Ensure Data Integrity: Check data for errors and ensure it reaches its destination correctly.

Facilitate Communication: Enable devices to recognize and communicate with each other.

Manage Network Traffic: Control data flow to prevent congestion.

Provide Security: Encrypt data and authenticate devices to protect against unauthorized access.

Summary Table of Protocols

OSI Model Layer NumberOSI Layer NameProtocols
Layer 6PresentationSSL/TLS
Layer 5SessionNetBIOS
Layer 4TransportTCP, UDP
Layer 3NetworkIP (IPv4, IPv6), ICMP, ARP, IPsec
Layer 2Data LinkEthernet, Wi-Fi (IEEE 802.11), PPP, Frame Relay, ATM
Layer 1PhysicalPhysical medium (cables, hubs, bits etc.)
TCP/IP Model LayerProtocols
TransportTCP, UDP
InternetIP (IPv4, IPv6), ICMP, ARP, IPsec
Network Interface (Link)Ethernet, Wi-Fi (IEEE 802.11), PPP, Frame Relay, ATM

03: Network Topologies

Bus Topology: Single central cable (bus) with terminators at each end. Simple but prone to collisions.

Star Topology: Devices connected to a central hub. Easy to manage but dependent on the central hub.

Ring Topology: Devices connected in a circular fashion. Data travels in one direction, reducing collisions but adding latency.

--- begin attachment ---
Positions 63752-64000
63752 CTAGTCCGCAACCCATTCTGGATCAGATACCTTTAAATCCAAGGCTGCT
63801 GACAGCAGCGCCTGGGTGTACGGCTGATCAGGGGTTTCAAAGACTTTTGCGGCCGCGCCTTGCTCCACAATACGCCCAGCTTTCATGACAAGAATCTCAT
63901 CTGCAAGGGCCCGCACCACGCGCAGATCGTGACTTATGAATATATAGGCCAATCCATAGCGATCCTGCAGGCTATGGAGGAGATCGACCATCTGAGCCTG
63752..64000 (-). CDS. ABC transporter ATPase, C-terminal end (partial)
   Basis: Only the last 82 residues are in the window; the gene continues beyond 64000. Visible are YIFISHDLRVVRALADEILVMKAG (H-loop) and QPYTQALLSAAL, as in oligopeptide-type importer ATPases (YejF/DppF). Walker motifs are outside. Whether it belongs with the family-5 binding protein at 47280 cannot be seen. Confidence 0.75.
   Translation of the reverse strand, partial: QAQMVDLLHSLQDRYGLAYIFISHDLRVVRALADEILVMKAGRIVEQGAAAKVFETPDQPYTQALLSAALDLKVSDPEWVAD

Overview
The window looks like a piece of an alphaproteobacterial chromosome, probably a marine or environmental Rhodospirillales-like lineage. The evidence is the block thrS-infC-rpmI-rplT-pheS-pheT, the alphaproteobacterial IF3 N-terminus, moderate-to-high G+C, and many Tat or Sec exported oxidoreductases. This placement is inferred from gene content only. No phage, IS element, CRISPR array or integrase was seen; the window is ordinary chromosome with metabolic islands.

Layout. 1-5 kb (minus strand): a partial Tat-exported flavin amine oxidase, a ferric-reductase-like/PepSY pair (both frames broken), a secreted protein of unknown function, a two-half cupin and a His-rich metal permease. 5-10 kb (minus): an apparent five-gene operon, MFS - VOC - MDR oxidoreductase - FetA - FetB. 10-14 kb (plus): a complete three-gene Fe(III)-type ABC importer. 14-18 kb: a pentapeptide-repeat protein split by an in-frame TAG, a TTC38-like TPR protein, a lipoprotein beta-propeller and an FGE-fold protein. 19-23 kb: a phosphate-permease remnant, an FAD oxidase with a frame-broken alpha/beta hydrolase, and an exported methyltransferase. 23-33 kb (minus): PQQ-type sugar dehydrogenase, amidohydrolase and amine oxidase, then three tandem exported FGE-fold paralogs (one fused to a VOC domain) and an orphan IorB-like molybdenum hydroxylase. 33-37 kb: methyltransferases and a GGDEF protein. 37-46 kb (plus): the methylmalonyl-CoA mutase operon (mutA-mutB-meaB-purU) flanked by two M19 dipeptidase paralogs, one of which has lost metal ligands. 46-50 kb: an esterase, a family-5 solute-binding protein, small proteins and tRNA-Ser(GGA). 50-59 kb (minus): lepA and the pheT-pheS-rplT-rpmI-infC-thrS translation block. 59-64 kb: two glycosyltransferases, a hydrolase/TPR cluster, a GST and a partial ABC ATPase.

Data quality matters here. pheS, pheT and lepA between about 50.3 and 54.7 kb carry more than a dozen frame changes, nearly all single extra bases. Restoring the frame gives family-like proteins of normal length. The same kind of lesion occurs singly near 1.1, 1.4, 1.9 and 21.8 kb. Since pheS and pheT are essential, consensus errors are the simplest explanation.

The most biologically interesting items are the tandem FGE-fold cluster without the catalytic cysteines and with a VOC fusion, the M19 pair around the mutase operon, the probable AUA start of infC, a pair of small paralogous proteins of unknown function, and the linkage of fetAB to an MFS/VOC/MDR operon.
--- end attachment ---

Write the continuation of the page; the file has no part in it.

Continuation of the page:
Mesh Topology: Devices interconnected with multiple paths. Highly reliable and redundant.

Hybrid Topology: Combination of two or more topologies, tailored to specific needs and environments.

04: Terminology and Concepts of Cryptography

Plaintext: Readable data before encryption.

Ciphertext: Encrypted data, unreadable without decryption.

Encryption: Process of converting plaintext to ciphertext using an algorithm and key.

Decryption: Converting ciphertext back to plaintext using a key.

Key: Secret value used in the encryption/decryption process.

Symmetric Encryption: Same key used for both encryption and decryption (e.g., AES).

Asymmetric Encryption: Uses a pair of keys, public for encryption and private for decryption (e.g., RSA).

05: Common Cryptography Techniques in Use

Symmetric Encryption Techniques:

AES (Advanced Encryption Standard): Widely used due to its strength and efficiency.

DES (Data Encryption Standard): Older, less secure, replaced by AES.